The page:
4. + What is Dating Violence?

    Under the provisions of Section 784.046 of the Florida Statutes, dating violence is violence between individuals who have or have had a continuing and significant relationship of a romantic or intimate nature. The existence of such relationship shall be determined based on the consideration of the following factors:

    • A dating relationship must have existed within the past 6 months;
    • The nature of the relationship must have been characterized by the expectation of affection or sexual involvement between the parties; and
    • The frequency and type of interaction between the persons involved in the relationship must have included that the persons have been involved over time and on a continuous basis during the course of the relationship.

    The term does not include violence in a casual acquaintanceship or violence between individuals who only have engaged in ordinary fraternization in a business or social context.

  5. + What should I do if I am a victim of one of these crimes?

    If a person is the victim of domestic violence, dating violence, sexual violence, or stalking at Polk State College, the first priority is to go to a place of safety, call 911 or the appropriate law enforcement agency based on the location of the assault, and then call Polk State College Security. Polk State’s security officers will assist the victim in notifying the local law enforcement agency. Time is a critical factor for evidence collection and preservation, which is often necessary to the proof of domestic violence, dating violence, sexual assault, or stalking, or in obtaining a protection order.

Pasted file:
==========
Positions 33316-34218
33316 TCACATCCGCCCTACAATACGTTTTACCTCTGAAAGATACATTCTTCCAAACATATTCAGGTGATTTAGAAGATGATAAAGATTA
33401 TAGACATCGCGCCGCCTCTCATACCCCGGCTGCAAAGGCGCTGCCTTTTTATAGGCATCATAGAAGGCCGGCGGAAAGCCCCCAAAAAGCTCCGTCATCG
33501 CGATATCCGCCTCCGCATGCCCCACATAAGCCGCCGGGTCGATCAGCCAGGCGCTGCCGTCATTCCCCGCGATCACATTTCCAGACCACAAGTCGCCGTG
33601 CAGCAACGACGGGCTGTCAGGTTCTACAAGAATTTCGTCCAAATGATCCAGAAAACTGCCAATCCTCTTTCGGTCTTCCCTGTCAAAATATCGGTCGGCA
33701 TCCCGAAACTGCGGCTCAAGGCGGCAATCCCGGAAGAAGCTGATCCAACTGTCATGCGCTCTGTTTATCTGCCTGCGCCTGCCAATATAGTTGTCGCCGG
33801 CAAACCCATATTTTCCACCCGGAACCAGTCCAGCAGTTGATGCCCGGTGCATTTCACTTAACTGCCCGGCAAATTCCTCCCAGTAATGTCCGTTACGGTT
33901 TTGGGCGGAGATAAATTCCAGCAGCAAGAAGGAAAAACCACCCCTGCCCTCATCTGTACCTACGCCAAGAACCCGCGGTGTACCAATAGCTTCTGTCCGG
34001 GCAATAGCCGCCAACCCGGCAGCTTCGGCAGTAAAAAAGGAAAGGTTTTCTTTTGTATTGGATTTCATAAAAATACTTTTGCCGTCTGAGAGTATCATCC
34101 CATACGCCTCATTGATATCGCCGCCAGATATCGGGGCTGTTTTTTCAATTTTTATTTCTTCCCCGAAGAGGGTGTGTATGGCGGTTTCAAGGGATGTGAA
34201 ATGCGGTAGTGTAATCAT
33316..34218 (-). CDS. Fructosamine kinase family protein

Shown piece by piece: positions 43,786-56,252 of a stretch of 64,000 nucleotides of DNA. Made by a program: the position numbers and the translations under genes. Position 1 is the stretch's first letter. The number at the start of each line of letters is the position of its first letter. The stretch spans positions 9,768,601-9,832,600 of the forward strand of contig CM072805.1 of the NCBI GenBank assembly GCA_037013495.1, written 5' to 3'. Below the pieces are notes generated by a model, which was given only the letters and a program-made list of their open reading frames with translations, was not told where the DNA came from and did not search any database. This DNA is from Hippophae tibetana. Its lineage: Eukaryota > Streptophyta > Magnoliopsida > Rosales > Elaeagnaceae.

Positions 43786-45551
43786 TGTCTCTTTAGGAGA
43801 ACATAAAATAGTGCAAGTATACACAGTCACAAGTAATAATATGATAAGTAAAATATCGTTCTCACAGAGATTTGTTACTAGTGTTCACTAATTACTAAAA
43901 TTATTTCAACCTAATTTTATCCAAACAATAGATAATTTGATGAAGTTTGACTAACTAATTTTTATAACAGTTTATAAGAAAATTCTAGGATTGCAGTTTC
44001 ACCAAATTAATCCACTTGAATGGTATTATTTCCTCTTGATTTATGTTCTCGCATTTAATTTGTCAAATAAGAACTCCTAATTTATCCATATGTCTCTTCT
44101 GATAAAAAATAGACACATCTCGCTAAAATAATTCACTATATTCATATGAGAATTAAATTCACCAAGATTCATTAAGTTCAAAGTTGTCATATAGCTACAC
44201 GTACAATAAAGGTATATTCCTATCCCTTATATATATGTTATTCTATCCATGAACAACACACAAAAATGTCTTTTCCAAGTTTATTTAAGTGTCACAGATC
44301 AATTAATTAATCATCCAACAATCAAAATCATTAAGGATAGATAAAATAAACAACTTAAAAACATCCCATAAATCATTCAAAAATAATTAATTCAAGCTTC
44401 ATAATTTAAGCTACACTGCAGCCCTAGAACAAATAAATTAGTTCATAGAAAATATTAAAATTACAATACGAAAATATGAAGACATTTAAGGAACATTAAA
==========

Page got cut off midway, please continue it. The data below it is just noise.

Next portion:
6. + What are the public inspection exemptions?

    Under the provisions of Section 119.071(2)(j) of the Florida Statutes, any information which reveals the home or employment telephone number, home or employment address, or personal assets of a person who has been the victim of sexual battery, aggravated child abuse, aggravated stalking, harassment, aggravated battery, or domestic violence is exempt from public inspection and examination.

     You must make a written request and provide official verification, such as a law enforcement report, to the custodian of the records that an applicable crime has occurred. Such information shall remain exempt for 5 years, after which it will become available to the public.

  7. + Understanding College Judicial Action

    Polk State College has a formal Discipline and Due Process Policy that is coordinated through the Dean of Student Services. This policy is available via the Polk State College website, DBOT Rule 4.01 and Procedures 5027 and 5028. Reports of crimes that occur on campus are forwarded to the Dean of Student Services responsible for the campus on which the incident occurred to investigate and determine what disciplinary actions are needed.

    As part of the Discipline and Due Process policy victims may be given options or assistance in changing academic, living, transportation and working situations upon request and if accommodations are reasonably available.